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Monday, April 04, 2016

Trump and The Hunter's Snare

Recently, Donald Trump made a statement about punishing women for trying to get an abortion. While he has walked those remarks back, many of his supporters continue to insist that Trump was essentially correct - women should be punished for abortion.

Here is the transcript of Trump's abortion remarks, with the relevant portion below:
MATTHEWS: Do you believe in punishment for abortion, yes or no as a principle?
TRUMP: The answer is that there has to be some form of punishment.
MATTHEWS: For the woman.
TRUMP: Yeah, there has to be some form.
MATTHEWS: Ten cents? Ten years? What?
TRUMP: I don’t know. That I don’t know. That I don’t know.
MATTHEWS: Why not?
TRUMP: I don’t know.
MATTHEWS: You take positions on everything else.
TRUMP: Because I don’t want to -- I frankly, I do take positions on everything else. It’s a very complicated position.
MATTHEWS: But you say, one, that you’re pro-life, meaning you want to ban it.
TRUMP: But wait a minute, wait a minute. But the Catholic Church is pro-life.
MATTHEWS: No, let’s not talk about my religion.
Has the pro-life side (a) ever said women should be punished and (b) displayed inconsistency by saying women should not be punished? After all, if it is murder, shouldn't the one attempting murder be punished?

The answers are (a) no, no state in the Union has ever prosecuted a woman for attempting to have an abortion, nor has the pro-life side ever attempted to get that to happen and (b) no, it is not inconsistent to say that the abortionist should be punished while the woman should not be.

Consider: a man who attempts suicide has, according to pro-life principles, also attempted to commit murder. So has anyone who assists such a man in his suicide attempt. Yet pro-lifers have always insisted that only doctors who assist suicide (e.g., Dr. Kevorkian) should be prosecuted, not the man who attempts it or who hires Dr. Kevorkian to assist him in completing it. 

For those who insist Trump is correct to punish women, I ask a simple question: would you also support prosecuting and punishing those who attempt suicide?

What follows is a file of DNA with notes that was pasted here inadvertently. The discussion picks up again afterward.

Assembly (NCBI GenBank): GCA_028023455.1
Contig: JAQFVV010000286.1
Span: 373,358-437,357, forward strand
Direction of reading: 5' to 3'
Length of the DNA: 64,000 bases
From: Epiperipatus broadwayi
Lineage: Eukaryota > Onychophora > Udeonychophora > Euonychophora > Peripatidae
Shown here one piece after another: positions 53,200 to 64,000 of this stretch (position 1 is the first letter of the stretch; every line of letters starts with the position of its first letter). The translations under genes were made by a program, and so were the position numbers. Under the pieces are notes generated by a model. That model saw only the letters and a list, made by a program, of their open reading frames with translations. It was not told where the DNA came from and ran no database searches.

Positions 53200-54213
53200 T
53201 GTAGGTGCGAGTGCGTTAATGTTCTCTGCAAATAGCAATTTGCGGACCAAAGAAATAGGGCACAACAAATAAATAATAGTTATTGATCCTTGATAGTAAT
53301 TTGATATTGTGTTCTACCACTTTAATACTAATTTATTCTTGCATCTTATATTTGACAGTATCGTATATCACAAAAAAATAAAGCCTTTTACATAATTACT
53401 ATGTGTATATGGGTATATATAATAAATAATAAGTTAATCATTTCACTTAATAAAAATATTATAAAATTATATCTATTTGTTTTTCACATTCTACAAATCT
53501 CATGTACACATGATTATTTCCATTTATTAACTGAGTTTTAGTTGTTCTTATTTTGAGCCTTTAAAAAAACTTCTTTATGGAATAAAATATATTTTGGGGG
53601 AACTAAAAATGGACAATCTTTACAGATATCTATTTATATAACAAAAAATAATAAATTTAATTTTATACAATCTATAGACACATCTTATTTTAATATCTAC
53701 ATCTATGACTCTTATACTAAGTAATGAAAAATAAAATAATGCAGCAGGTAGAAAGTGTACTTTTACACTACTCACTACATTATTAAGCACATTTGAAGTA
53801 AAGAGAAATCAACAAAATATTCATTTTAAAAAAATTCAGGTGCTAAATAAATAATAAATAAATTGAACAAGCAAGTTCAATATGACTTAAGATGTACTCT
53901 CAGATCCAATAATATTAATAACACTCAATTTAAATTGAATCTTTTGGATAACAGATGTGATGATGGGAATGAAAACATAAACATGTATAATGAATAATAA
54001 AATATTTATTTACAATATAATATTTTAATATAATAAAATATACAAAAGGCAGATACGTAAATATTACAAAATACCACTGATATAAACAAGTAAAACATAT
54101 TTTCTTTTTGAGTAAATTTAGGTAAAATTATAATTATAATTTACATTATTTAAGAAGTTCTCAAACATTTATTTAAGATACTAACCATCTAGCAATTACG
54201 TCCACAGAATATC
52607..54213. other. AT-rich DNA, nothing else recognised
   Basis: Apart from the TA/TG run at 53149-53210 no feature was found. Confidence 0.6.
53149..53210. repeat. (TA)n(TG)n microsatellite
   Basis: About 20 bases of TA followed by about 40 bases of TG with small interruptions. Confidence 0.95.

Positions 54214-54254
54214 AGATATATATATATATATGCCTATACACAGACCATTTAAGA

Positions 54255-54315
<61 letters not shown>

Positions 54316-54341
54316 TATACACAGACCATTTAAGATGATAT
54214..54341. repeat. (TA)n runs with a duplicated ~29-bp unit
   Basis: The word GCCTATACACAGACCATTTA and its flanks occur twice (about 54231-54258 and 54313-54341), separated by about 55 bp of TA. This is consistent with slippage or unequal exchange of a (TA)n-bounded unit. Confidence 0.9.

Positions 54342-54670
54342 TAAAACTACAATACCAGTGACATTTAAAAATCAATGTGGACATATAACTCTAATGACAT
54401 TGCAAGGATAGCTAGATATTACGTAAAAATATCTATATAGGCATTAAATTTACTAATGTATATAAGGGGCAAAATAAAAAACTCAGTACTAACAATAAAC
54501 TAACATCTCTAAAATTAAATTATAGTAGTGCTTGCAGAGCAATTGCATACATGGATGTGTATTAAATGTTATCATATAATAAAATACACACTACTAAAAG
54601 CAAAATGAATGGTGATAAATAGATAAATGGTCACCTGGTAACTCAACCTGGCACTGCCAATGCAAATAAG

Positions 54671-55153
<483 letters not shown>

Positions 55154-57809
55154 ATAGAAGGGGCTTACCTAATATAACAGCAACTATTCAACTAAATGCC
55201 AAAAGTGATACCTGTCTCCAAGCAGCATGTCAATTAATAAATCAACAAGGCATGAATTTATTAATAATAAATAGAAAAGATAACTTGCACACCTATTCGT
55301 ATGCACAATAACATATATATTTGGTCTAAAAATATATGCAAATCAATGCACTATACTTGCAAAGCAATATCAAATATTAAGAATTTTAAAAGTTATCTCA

And for those who do not like this analogy, keep in mind what Planned Parenthood itself celebrates as a pro-abortion attitude:
In a magazine article some years ago I wrote, “No one wants an abortion as she wants an ice-cream cone or a Porsche. She wants an abortion as an animal, caught in a trap, wants to gnaw off its own leg.”

To my surprise, this line revealed a place of agreement in the midst of the deadlock. Not only was it quickly picked up by sympathetic pro-lifers, but it was “Quote of the Week” in Planned Parenthood’s Public Affairs Action Letter, and “Quote of the Month” in the Pro-Choice Network newsletter. Apparently pro-choice partisans could agree with pro-lifers that, no matter what their political differences, abortion was a miserable choice.
We don't punish people who are trapped by the hunter's snare. We punish the people who ensnared them. 

Trump answered as a pro-abort Democrat imagines a pro-lifer would answer. He is wrong, and all who agree with him are wrong.


Sean W. said...

Are we sure we wish to be appropriating the logic of Planned Parenthood?

Regrettable life circumstances paired with judgment clouded by original sin, unenlightened by Church teachings, may mitigate moral culpability for abortion, but to imagine that they universally and totally exonerate all women of moral guilt (or should exonerate them of guilt under civil law) seems terribly misguided. One may as well say flat-out that women have little or no moral agency.

Put another way, if a mother murders her two-year-old because her husband left her and she lost her job, we would still try her for murder, no? Even if we assumed her judgment were clouded by mental illness, we would still at least make an effort to rehabilitate her. We wouldn't simply let her go back out into the world untreated, her crimes unacknowledged, potentially to do it again.

There may be good prudential arguments for refraining from focusing primarily on prosecuting women for procuring abortions -- cutting off the supply may be more effective than trying to discourage demand -- but to extrapolate a general principle from this seems terribly irresponsible, and it is already being used by the likes of William Saletan at Slate ( as an argument against the pro-life movement's credibility.

Steve Kellmeyer said...

It isn't a question of moral agency, it's a question of prudence in dealing with the problem.